Further, if you take a look at the topics which were covered, you’ll see that subjects like sex & disability, communication, transgender issues, healing from sexual assault, and safer sex were all part of the event. These are all very important aspects of human sexuality that get short shrift in our culture and get no mention at all in standard high school “health” classes, much less the abstinence programs that have been the standard for several years. So when Brooks complains about a “lack of balance,” what she’s really taking issue with is actually one attempt to bring balance back to sex education for young adults.
As Brooks notes, there has been some controversy around these events. Among other occasions, she mentions that:
And in March, the Foundation for Intellectual Diversity, a nonprofit organization founded by five Brown alumni, publicly questioned the use of university funds for Brown’s Sex Week and the lack of other points of view being presented during the event.
If you go to the Foundation for Intellectual Diversity post on the Brown event, you’ll see that the reason they had a problem was that:
During Sex Week, for example, most of the events seemed to focus on extolling the virtues of alternative, non-heteronormative sexual lifestyles and activities. We wanted to know why there wasn’t an event that discussed the benefits of abstinence and chastity
Perhaps the reason that Brown Sex Week didn’t include these topics is that they’re already very well-known to pretty much everyone. Almost everywhere you look, you’ll see messages of heteronormativity. When was the last time you saw a billboard, a movie, or a sermon about anything other than heterosexuality (unless it was specifically targeting LGBTQ folks)? And after years of ineffective messages around abstinence passing for sex education, do college students really need more? Actually, if someone wanted to offer the facts and research about abstinence, that’d be great, but I don’t think that’s what they’re suggesting.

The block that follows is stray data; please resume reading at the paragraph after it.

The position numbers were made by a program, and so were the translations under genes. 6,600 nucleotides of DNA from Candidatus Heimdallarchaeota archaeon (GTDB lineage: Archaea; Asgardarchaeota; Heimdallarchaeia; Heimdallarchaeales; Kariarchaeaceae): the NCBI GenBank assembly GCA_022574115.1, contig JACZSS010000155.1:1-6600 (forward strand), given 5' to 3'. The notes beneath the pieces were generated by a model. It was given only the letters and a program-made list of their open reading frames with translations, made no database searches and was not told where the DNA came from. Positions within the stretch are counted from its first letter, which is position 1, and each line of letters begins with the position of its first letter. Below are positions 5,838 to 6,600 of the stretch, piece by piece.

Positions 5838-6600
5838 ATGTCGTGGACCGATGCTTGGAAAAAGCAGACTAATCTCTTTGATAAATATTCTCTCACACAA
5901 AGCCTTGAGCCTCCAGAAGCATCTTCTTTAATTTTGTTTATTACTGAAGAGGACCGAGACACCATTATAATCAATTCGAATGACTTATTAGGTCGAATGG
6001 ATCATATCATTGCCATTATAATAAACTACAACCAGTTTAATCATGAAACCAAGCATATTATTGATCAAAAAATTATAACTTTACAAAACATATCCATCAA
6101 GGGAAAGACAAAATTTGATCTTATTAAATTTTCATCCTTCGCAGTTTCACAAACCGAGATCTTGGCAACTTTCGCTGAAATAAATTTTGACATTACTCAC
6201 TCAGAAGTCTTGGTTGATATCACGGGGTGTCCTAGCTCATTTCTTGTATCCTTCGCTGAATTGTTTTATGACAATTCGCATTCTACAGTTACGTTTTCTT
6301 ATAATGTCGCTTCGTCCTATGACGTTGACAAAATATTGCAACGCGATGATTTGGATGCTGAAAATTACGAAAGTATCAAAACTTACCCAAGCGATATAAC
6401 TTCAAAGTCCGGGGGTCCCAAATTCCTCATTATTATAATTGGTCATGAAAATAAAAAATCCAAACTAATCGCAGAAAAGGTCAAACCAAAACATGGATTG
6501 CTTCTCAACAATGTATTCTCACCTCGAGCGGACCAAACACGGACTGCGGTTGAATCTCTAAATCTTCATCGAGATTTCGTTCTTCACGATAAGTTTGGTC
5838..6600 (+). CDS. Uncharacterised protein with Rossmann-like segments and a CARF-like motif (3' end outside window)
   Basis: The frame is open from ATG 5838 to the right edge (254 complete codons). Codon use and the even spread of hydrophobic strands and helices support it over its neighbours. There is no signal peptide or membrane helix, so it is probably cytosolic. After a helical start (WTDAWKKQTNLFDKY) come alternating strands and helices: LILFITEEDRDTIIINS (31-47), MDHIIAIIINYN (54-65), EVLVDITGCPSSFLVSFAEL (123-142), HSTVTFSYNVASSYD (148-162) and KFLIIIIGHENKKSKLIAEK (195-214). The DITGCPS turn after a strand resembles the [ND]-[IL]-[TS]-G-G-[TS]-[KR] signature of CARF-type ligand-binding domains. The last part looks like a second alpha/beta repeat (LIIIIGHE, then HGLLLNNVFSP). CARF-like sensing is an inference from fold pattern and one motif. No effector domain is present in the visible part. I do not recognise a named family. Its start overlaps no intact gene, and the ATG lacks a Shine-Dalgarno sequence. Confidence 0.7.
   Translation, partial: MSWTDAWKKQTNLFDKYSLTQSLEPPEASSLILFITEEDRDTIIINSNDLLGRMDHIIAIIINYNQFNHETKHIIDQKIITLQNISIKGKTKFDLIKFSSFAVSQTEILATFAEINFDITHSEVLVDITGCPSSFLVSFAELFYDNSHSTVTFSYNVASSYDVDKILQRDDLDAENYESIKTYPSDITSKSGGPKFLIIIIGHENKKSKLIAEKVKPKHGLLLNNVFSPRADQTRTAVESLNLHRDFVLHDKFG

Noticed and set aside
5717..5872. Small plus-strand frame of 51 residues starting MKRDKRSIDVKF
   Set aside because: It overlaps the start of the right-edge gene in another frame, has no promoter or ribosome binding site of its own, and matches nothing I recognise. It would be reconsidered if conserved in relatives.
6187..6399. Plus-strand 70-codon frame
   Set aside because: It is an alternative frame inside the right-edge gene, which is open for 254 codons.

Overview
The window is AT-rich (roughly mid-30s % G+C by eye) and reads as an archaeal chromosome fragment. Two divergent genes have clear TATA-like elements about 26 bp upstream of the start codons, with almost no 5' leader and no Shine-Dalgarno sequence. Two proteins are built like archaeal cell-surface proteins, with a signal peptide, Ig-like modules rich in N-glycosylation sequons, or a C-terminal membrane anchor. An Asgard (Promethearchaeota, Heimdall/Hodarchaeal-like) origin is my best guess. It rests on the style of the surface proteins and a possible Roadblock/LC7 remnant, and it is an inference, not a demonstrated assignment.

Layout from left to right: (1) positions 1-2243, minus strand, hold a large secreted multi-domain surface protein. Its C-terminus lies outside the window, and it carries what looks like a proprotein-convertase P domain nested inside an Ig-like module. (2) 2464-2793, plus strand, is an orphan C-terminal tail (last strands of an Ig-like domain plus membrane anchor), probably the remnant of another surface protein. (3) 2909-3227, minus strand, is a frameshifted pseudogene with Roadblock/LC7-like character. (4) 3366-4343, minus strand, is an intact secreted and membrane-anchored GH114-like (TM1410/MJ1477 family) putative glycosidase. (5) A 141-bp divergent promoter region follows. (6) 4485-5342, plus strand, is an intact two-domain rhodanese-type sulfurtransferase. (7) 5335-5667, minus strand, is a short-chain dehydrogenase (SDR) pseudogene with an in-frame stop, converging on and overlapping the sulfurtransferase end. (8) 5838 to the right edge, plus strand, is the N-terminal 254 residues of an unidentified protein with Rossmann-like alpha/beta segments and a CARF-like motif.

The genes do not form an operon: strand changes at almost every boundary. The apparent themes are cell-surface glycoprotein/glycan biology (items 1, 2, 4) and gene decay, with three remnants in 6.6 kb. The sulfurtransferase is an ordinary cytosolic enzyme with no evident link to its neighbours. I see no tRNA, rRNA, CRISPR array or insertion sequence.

Now, I have to say that I agree with Brooks around some things. Concerns about privacy, student safety, the qualifications of the presenters and their ability to address the full range of concerns and questions people have- these are all important topics.
I also agree with her that universities need to be more proactive about oversight of outside speakers. But I take issue when she says things like, “Ideally, sex education should be taught entirely by the college’s permanent faculty or staff.” Most college professors or staff are no more qualified to teach about sex than I am to teach about fixing motorcycles. If you want a sex educator, then hire a sex educator. Yes, “many people claim to be ‘sex educators’ nowadays” and it’s a real problem. So how about bringing in someone who is certified by the American Association of Sexuality Educators, Counselors & Therapists? Or someone with other credentials and experience?
And does she really need to end with this?
It is clear that many people and organizations claim to be experts in the field of sex education and are eager to gain access to the hearts, minds, and yes, perhaps even the bodies of our college students.
Have there been any situations of a presenter trying to “gain access to the bodies of college students,” or is this simply another fear-mongering tactic? Brooks has made it sound like sex educators are all sexual predators who are looking to get into your children’s pants.
So there you have it. While Brooks raises some important points, she bookends her piece with not-so-subtle messages of fear. That should tell you more about her agenda than anything else.